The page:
Mammals, birds and reptiles face extinction

Posted: 21 February 2006

Author: Lisa Mastnythe

As many as 794 species of mammals, reptiles, amphibians, birds, and conifers are on the brink of disappearing, according to a study by the Alliance for Zero Extinction (AZE), a coalition of 52 leading conservation groups.

The study, published by the US National Academy of Sciences, warns that these diverse species face imminent loss unless immediate action is taken. Species facing extinction include the whooping crane, the recently re-discovered ivory-billed woodpecker, and the Torrey pine in the United States, as well as lesser-known species like the Ruo River screeching frog and the Ethiopian water mouse. Nearly half are amphibians and almost one-quarter are birds.

The research team, led by Taylor Ricketts of the World Wildlife Fund, used data from the World Conservation Union's Red List of Threatened Species to identify "centers of imminent extinction," areas hosting species that are both highly threatened and limited to a single place.

They discovered 595 such sites,more than 100 of which have more than one endangered species. Particular concentrations of sites are found in the South American Andes, Brazil's Atlantic Forest, the United States, the Caribbean, and Madagascar. One Hawaiian site contributed 13 amphibians to the list, while another contributed five birds. (Insects, fish, and other taxonomic groups were excluded from the analysis for data reasons.)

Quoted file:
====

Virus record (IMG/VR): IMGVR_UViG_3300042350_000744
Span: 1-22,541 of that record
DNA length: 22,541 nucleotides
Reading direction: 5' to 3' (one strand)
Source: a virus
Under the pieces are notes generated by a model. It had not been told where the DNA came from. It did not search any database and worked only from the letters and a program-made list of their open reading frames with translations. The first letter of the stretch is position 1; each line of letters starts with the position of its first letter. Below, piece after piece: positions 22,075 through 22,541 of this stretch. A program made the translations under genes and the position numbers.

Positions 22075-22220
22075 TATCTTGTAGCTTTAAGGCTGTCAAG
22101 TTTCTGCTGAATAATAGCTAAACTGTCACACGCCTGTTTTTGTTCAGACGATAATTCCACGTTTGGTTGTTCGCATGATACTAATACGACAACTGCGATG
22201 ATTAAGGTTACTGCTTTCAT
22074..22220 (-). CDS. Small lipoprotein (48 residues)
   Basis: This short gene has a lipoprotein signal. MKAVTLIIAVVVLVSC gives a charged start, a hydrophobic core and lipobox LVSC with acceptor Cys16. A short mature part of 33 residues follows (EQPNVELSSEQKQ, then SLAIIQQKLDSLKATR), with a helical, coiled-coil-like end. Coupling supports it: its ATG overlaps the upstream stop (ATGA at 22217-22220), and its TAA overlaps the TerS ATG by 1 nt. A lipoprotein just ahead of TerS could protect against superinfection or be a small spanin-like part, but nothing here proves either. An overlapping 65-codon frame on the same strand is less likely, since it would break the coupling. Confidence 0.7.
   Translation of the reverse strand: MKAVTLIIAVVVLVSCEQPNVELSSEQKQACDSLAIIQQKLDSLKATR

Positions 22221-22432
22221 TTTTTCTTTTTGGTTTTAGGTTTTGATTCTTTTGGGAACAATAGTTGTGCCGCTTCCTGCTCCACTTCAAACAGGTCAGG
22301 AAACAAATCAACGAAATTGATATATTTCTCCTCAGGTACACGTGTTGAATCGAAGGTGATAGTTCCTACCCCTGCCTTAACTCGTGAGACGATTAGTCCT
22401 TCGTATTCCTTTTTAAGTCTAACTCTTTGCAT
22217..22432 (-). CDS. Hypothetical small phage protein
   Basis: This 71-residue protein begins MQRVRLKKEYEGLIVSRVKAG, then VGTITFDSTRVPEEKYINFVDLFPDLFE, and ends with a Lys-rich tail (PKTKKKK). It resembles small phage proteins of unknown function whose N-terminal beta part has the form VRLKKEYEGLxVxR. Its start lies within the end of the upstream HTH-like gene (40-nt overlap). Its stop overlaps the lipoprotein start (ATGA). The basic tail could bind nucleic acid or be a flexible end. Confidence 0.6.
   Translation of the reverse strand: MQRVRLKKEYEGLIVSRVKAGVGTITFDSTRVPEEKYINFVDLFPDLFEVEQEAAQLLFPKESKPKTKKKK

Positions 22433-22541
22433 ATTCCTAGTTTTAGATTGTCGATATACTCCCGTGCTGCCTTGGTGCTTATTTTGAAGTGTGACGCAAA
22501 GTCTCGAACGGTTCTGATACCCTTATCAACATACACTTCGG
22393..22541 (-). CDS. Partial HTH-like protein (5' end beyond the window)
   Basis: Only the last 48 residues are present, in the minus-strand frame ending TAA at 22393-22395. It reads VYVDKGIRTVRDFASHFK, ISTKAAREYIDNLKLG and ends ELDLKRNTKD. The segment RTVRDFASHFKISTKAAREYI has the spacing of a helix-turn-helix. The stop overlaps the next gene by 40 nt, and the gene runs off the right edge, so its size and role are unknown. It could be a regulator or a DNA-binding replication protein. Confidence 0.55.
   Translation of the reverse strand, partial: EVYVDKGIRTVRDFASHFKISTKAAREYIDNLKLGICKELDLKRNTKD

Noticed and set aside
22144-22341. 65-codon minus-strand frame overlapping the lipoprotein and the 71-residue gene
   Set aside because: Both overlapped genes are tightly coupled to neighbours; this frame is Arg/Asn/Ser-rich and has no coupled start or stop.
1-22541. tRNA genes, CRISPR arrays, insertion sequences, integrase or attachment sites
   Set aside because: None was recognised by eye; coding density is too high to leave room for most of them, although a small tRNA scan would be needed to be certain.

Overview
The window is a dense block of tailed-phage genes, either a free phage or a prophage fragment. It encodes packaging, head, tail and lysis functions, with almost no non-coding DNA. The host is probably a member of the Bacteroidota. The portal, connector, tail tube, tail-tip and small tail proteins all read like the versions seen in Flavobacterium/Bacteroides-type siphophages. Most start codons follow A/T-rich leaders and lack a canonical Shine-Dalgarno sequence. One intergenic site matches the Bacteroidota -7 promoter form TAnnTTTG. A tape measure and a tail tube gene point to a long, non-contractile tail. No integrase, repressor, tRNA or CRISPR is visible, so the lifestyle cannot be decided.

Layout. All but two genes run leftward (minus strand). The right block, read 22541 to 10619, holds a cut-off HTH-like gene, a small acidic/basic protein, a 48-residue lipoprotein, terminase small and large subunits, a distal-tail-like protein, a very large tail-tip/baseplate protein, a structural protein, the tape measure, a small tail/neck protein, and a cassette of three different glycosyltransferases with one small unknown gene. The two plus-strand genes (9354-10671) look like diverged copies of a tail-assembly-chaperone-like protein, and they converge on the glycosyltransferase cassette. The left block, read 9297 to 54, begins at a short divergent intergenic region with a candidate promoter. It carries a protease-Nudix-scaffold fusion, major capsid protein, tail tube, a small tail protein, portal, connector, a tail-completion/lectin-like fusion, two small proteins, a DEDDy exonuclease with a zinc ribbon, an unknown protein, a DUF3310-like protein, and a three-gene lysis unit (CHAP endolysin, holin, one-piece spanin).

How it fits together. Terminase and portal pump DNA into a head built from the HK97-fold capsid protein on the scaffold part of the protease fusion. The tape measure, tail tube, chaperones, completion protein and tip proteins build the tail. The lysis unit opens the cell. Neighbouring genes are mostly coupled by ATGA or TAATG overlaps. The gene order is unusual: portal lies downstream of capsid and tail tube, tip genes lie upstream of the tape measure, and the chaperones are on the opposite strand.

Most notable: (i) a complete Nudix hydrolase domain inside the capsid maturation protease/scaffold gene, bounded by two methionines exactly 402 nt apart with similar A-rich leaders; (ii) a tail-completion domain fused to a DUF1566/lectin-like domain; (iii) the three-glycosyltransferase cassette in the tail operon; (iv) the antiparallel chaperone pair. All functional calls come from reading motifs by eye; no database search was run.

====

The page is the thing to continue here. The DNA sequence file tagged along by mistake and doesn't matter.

One important finding from the study is that extinctions are no longer disproportionately restricted to island regions, where species are especially vulnerable to introduced predators like cats and rats. Extinctions are now expanding to the "continental storehouses of biodiversity," including lowland tropical forests and mountainous areas, Ricketts said.

Most of the at-risk sites are in developing regions with high human population densities, approximately three times the global average. While extinction is a natural process,the authors note that human-induced rates of species loss are now 100-1,000 times the background rate and are predicted to increase another 10 fold.

The 794 species at risk today represent three times the number of recorded extinctions since 1500. Mike Parr, Secretary of AZE, notes that not just species are at stake, but also the genetic diversity of ecosystems, the multi- million-dollar global ecotourism industry, and the clean water services provided by key watersheds.

"We have a moral obligation to act. The science is in, and we are almost out of time," Parr said. The Alliance urges greater action at the national,regional, and local levels to conserve species and their habitats. Of the 595 sites the group identified, only 203-about one-third-are legally protected. More than 40 per cent have no protections at all. Source: World Watch magazine, March/April 2006

Related links:

Getting the measure of extinction

Species extinction crisis escalates

The sixth great extinction: a status report